Wednesday, August 28, 2013

The first rule of the Police State...

is you do not talk about the Police State.

FBI interrogated man after comment about American “Police State” on Facebook

Maybe his comment was little excessive but I know more than a few people who share the sentiment. There is a pervasive belief in the United States that law enforcement has grown too zealous at enforcing increasingly arbitrary laws. Billy Beck's famous quote is sounding more-and-more like a prophecy.

Cooper said that he was told that without “defusing the situation” by complying with the interview, his house might have been raided.

That may have just bravado an posturing from the Feebs. On the other hand, the government does have the power to make a person disappear.

The irony of the situation is that Cooper’s concerns of the USA becoming a police state were actually validated by the fact that the federal government launched an investigation over his frustrated Facebook comment, showing up with detailed records on his family and their internet activity.
Irony indeed.

Tuesday, August 27, 2013

'Try God' Billboard Vandalized

Article is here

Normally I don't bother with this kind of stuff but this part tickled me

He did admit he wasn't sure what the "the other white MEAT" meant.
  • Catholic radio station.
  • Transubstantiation.
  • I get it

Tuesday, July 2, 2013

Man of Fail

Some good commentary from Kyle Smith at the New York Post Writing about Men on Strike by Helen Smith

It may be true that without women, men would have no reason to be civilized. It is equally true that without men civilization will only last until the oil needs changing. Maybe civilization is being reminded of that.

Friday, June 14, 2013

How to Survive a Mass Shooting

Greg Ellifritz of Active Response Training has an article up entitled How to Survive a Mass Shooting . In it he debunks a few of the egregious errors that the so-called "experts" offer us hoi polloi on the subject.

Read it. The life you save may be you own.

Sunday, June 9, 2013

Why Temple, Texas is Important

Mike Vanderboegh posts the transcript of his speech at Temple TX on June 1, 2013.

Thursday, June 6, 2013

Sparkly Zombies

In the novel Dracula, Bram Stoker redefined the mythological vampire. What was originally a fundamentally vicious and predatory monster became a sophisticated if slightly odd gentleman of the European nobility. Given that, the wealthy, urbane vampires of Twilight make a little sense. However, the Twilight series went too far, IMO, when Meyers made her vampires sensitive. Predictably, there is now a "thinking person's Walking Dead" which introduces a new kind of undead: The pathetic, angst-ridden zombie.

BBC?s In the Flesh Is the Thinking Person?s Walking Dead

The high concept for In the Flesh is that being a zombie isn't a permanent condition. Or, rather, it is, but thanks to a combination of drugs, therapy and cosmetics, zombies, or those with "Partially Deceased Syndrome," in the socially acceptable doublespeak of the show, they can be rehabilitated and placed back into society. The central character in the show is Kieren Walker (Luke Newberry), a PDS sufferer who returns to his hometown after committing suicide and then being resurrected as one of the undead. He's not happy to be back, and his conflicted feelings are reflected by both his family, who are simultaneously afraid of him and scared of losing him again, and his community, which is torn apart by bigotry against recovering PDS sufferers and bitterness over the deaths they caused before their cure.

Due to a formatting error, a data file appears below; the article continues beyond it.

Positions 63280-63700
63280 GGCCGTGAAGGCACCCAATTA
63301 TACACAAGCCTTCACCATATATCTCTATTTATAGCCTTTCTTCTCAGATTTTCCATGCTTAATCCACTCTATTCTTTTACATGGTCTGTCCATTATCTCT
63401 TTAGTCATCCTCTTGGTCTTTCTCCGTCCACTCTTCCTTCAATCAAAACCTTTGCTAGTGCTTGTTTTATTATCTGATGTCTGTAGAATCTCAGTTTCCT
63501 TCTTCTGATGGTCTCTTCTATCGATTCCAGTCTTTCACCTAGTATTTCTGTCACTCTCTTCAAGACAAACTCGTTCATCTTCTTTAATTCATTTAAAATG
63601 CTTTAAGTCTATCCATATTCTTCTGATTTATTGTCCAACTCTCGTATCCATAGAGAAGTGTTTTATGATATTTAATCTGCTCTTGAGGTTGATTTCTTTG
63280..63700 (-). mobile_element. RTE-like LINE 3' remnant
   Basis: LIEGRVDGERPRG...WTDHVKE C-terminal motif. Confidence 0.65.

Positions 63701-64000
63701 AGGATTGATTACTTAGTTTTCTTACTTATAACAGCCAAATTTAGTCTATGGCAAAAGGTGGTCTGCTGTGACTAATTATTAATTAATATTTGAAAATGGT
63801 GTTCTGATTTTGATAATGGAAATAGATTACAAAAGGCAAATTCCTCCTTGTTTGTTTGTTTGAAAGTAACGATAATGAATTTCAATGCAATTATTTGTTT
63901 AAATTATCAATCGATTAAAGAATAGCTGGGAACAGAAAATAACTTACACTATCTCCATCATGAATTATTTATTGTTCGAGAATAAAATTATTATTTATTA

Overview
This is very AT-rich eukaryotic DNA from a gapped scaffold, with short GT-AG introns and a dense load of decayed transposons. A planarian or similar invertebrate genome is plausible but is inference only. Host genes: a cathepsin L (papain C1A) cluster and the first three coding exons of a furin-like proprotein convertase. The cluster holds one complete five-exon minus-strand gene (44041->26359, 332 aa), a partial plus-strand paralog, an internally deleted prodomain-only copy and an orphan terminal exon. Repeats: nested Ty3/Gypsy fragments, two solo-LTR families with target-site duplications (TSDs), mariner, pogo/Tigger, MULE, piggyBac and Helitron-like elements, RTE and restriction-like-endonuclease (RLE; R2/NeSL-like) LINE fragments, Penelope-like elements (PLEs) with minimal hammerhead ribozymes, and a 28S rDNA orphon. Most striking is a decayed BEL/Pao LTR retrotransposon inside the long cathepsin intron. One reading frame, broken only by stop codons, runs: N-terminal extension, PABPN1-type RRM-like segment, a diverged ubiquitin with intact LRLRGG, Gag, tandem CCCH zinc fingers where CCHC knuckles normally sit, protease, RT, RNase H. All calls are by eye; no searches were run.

The premise of the show does not create a "thinking person’s Walking Dead" unless the person doing the thinking has a death wish. If zombies -- or vampires for that matter -- really existed, the thinking person would be contemplating ways to exterminate them.

Thursday, May 30, 2013

The Engine Steams Ahead in the Zimmerman Railroad

First the judge ruled that evidence for Trayvon Martin's less than angelic behavior cannot be presented in opening statements. At least for now.

A judge on Tuesday ruled that Zimmerman’s lawyers won’t be allowed to present in opening statements Trayvon’s tough-talking text messages and social media posts, nor any discussion of his marijuana use — part of a defense strategy to shred the character of the Miami Gardens teen slain last year in Sanford.

Judge won’t delay Zimmerman trial, limits evidence of Trayvon's past

Now it looks like the prosecution actually withheld evidence from the defense.

A court employee who retrieved photos and deleted text messages from Trayvon Martin's cellphone has been placed on administrative leave after an attorney testified that prosecutors didn't properly turn over the evidence to the defense, an attorney said Wednesday.

Former prosecutor Wesley White said he was ethically obligated to reveal that Fourth Judicial Circuit Information Technology Director Ben Kruidbos retrieved the data that weren't turned over.

Lawyer: Zimmerman prosecutor withheld evidence

I am not a lawyer, much less one practicing in Florida, so it is hard to predict for sure what the impact will be on the trial. However, this is clearly prosecutorial misconduct and, at the the least, a grand jury should be convened to investigate. If any intentional deception is disciverd then someone must be indicted.

The system only works because people believe it works. If the system does not correct its own errors then that belief is challenged. Too many such derelictions and the system will collapse. A justice system cannot survive without a tacit acknowledgment of legitimacy from the public.